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Today Amazon released a new toy that embeds playlists of song samples directly into your web page. To celebrate, I've created my own special exhibit.

41 years of the Monkees song "Daydream Believer."

Amazon found over 50 versions, each strangely trying to mimick the vulnerable "cred" of Davy Jones.

Yes, it feels strange seeing a playlist that reads...
Daydream Believer
Daydream Believer
Daydream Believer
Daydream Believer
I thought the most interesting one was the first one (which Amazon is no longer hosting). In October of 2000 a bizarre tribute album assembled 15 hardcore indie bands for a "mid fidelity rock tribute" to the Monkees called Through the Looking Glass. And it was the band "Carter" which did its anthem-like dirge.

Here's my "liner notes" for the rest...

2. In 1968 anything sounded cutting edge if it included a sitar — and "Lord Sitar" was happy to oblige. He tucked the Monkees song in between his versions of "I am the Walrus" and "I Can See for Miles".

3. Off the 2005 album "Resolution [Explicit]," the alternative band Blue Kite imagines the song as a sinister and insinuating journey into their tortured souls of darkness.

4. Hey, British football fans. Rabid boosters of Sunderland recorded a tribute to manager Peter Reid which became a top-50 hit in 1999 after changing the title to "Cheer up, Peter Reid." They took their name from the teams' colors, calling themselves Simply Red (and White)

5. I've never heard of Mary Beth Maziarz, but in 2001 she did a Tori Amos-style piano-and-vocal ballad version as the last track of her album "A More Perfect World"

6. John Stewart joined the legendary Kingston Trio in the 1960s, and though you've never heard of him — he wrote "Daydream Believer." When he released a career retrospective in 1995, he titled it:

"Airdream Believer"

7. Santo and Johnny were born in the 1930s in Brooklyn. Their career peaked in 1959 with an early Gibson steel guitar recording called "Sleep Walk." After it reached #1, they cranked out novelty guitar albums throughout the rest of the 1960s — and they eventually got to "Daydream Believer" on "Santo and Johnny, Volume 6"

8. Anne Murray had a #1 hit in 1980. But nearly 30 years later, at the age of 63, she recorded a twangy country version with 20-year-old Canadian vocalist Nelly Furtado, launching the song into its fifth decade.

9. Buried on Amazon is this ultra-rare Davy Jones track, the "Millenial Dance Version" of Daydream Believer. Released as part of a three-song suite titled "Studio Versions of Monkee Songs," it's available only as an mp3.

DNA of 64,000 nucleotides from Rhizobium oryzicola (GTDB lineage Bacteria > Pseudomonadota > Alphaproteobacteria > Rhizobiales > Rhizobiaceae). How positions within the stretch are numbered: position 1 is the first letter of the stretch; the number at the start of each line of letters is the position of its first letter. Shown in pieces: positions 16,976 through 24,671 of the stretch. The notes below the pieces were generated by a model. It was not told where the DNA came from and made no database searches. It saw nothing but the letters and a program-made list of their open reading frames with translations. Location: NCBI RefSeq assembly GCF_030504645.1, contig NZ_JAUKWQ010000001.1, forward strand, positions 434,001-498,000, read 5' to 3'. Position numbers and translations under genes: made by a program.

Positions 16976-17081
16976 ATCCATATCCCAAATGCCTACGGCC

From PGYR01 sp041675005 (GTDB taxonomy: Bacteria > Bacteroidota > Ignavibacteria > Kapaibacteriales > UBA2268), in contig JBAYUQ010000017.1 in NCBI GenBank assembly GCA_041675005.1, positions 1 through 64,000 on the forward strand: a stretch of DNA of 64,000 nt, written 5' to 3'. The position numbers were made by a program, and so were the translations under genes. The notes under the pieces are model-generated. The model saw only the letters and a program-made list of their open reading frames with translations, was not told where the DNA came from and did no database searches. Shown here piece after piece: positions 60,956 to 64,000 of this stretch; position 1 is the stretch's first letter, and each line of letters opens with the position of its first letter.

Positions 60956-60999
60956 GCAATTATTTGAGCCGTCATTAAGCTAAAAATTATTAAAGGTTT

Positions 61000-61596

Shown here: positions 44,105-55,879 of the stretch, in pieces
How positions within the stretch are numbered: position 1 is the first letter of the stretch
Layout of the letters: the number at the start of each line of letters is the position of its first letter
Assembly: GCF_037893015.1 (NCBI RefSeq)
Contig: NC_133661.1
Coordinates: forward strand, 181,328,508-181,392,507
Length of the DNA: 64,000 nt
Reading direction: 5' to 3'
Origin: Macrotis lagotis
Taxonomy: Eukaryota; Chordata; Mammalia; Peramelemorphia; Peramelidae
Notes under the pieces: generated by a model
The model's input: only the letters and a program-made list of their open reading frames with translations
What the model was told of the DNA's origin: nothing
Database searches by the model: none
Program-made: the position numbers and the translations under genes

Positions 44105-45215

10. Alan Merrill "played in several bands in Greenwich Village," according to Amazon before he became a Japanese TV host and soap opera actor. Alan also recorded with Rick Derringer and Meatloaf, and judging from this song — he's very sensitive.

11. The Monkees' original.

12. "Studio 99" is an artificial construct of the music industry. (Even more than the Monkees were.) They've issue entire "tribute" albums in which they mimick the sound of the Beatles, CCR, the Rolling Stones — and even ABBA.

"No customer reviews yet. Be the first!"

13. The band "Life in General" couldn't resist contributing their own version of the song. "This album is a slight departure for Life in General," writes their only fan on Amazon — but they still give the album five stars.

14. Daniel O'Donnell wants to share "The Best of his Rock and Roll Years" (now available as a bargain-priced mp3 album for just $6.99). The aging Davy Jones wannabe released the album in 2007 — very close to the song's 40th anniversary.

15. "Daydream Believer' is surprisingly popular on the karaoke circuit - - which is what attracted the karaoke producer "Ameritz" to issue their own singalong-friendly version just for bars.

16. Who are "The Hit Crew"? They're another music industry construct, best known for their concept album "Milf: Music I Like 2 F**k 2." But besides trashy album covers, they've also created their own version of this song.

Many of the rest of Amazon's matches are false postives — same title/different song, or alternate listings for the same song.

But the search returned over 72 matches — enough to fill nearly six entire albums.